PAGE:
Wednesday, March 23, 2016


Okay, so I've had these Gravel King 40's on for a bit, (See my review of them so far HERE), and I put them on the Twin Six Standard Rando first. I thought that is where they would fit the best, since these tires have less tall tread blocks than the Nano 40 TCS tires have. Those Nanos ended up being 42mm on the wide, KOM i25 rims, so the thinking was that the GK's would be better here and I thought everything was going to work out. Bzzzt! Wrong!

The GK's stretched, a lot! Initially they did look better, and there was a decent air space there under the momo-stay and fork crown. However; that all disappeared within about 24 hours of having mounted them. The measurement just after inflation wasn't taken, but I am going to say these things grew at least a couple of millimeters all around. I was floored when I put the calipers on them and they read 43.11mm!

Well, that was just too much for the ol' Standard Rando as I said last Saturday here. Something had to be done about that. I couldn't be having small chunks of gravel jamming in between the tire and fork crown or under the mono-stay in the rear. They already were doing that with the Nano 40's. So, I did the ol' switcheroo. It occurred to me that now I have two eleven speed wheel sets. I had almost forgotten about the Tamland Two's Ultegra 11 speed drive train.

Big tires? Not a problem here!
I had tried out some 2.0" 29"er tires on a whim on the Tamland once. They were WTB Nineline tires. They were too big, because they had no mud clearance at all, but they both spun in the frame freely! That knowledge suddenly came back to me as well, so I already knew these GK's would work. I simply swapped wheel sets and bam! There ya go. Clearance for days and the Standard Rando has the tires on it that it should have now.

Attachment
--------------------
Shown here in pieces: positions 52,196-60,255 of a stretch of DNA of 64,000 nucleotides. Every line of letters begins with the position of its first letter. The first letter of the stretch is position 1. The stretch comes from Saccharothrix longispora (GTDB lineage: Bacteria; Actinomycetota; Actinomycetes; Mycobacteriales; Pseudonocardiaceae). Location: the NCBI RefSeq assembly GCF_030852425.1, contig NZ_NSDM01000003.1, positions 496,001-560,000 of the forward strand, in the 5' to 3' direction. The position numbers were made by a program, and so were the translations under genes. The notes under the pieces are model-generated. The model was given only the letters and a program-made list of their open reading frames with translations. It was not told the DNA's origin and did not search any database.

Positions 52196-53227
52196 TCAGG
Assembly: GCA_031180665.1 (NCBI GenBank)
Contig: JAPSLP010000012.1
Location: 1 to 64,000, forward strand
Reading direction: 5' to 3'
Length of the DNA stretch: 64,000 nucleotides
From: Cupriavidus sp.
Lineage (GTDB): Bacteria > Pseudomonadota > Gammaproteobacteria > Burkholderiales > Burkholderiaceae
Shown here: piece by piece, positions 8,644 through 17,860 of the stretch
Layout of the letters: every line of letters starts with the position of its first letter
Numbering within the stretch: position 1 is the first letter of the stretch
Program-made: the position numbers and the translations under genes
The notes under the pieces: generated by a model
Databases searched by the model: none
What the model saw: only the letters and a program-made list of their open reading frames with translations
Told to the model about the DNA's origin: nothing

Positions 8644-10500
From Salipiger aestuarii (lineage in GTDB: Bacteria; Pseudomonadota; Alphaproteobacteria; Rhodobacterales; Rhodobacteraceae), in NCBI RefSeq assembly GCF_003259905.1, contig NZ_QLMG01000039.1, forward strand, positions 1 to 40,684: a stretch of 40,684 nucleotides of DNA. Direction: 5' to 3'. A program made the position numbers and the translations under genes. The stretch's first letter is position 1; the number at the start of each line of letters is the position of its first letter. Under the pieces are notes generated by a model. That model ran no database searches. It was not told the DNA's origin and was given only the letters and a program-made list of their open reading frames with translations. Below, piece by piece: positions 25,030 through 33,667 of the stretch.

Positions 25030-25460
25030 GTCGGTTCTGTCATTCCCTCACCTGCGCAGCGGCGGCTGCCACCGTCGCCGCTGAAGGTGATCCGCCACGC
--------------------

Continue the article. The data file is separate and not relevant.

MUCH better now!
Lesson learned. Bigger gravel tires go on the Tamland, 35mm-38mm tires go on the Twin Six. The wheels that were on the Tamland are nothing spectacular, but they are decent wheels, as I have had zero issues with them in two years of pretty demanding riding at times. The wheels are set up with tubed Challenge Gravel Grinders, and those are really pretty nice tires. I've never even thought about converting those wheels to tubeless, and I don't think I will. If anything, I'd just re-lace the hubs to new tubeless ready rims at some point.

But that's for another time. Now I have the wheel set with the big meats in a frame and fork where everything fits comfortably, and the Standard Rando is fit to be ridden without fear of tearing up tires, the frame and fork, and me! This is a good thing. Now I did set up those wheels for the Standard Rando, but they always can be switched back and mounted with, say the 36mm Clements, and I think that should fit just fine. I think I may do that eventually.

Now I just have to decide upon which bike I want to ride at the upcoming Gents Race. I wanted to run my new wheels and tires in the T-6, but those are on the Tamland now, so maybe I'll just go with that. Or I could just ride the old standby- the Black Mountain Cycles "Orange Crush" rig. Heck, that's the bike I've used the most down there for that event. It's almost a tradition!


bikedd said...

As someone who's considering both these bikes, what do you see as the differences between the Twin Six Rando and the Tamland? They seem like very similar rigs to me, and I was wondering if you could comment on what each of them does better (other than the tire clearance you just mentioned). Thanks!

Guitar Ted said...

@Stutterer- The Tamland is maybe a shade lighter, a bit more compliant, and has a stability/feel that- while similar to the T-6- is what I would call a "different flavor" of those traits. Not necessarily "more or less" of that.

The T-6 is definitely much more like a traditional, (think pre-2000's), road bike fit and feel with its bigger opening in the main triangle, more level top tube, and in the way you fit on the bike. If you ever had an older road bike that fit you well, particularly an old steel bike, you will know exactly what I mean there.

I like both bikes really well. The T-6 is different in that on that bike, I feel like I can wind it up and power through rollers staying seated, and the Tamland seems to like a stand and sprint style over that of the T-6. That may just be me though.

Both bikes work brilliantly on gravel. A few things to note: The Tamland now has three bottle mounts while the T-6 has only two. The T-6 has configurable cable stops to accommodate 1X and SS set ups, while the Tamland does not. The T-6 steel Standard Rando also features mid-fork braze ons, which the Tamland does not have. Both bikes have QR drop outs, but the Tanland will change in that regard for '17, so keep that in mind if you dilly-dally and wait till next year.

Hope that helps!

Boudin said...

I wonder how much Rock n Roads would spread out on those rims...

Guitar Ted said...

@Boudin: Oh!

I think we need to find out. ;>)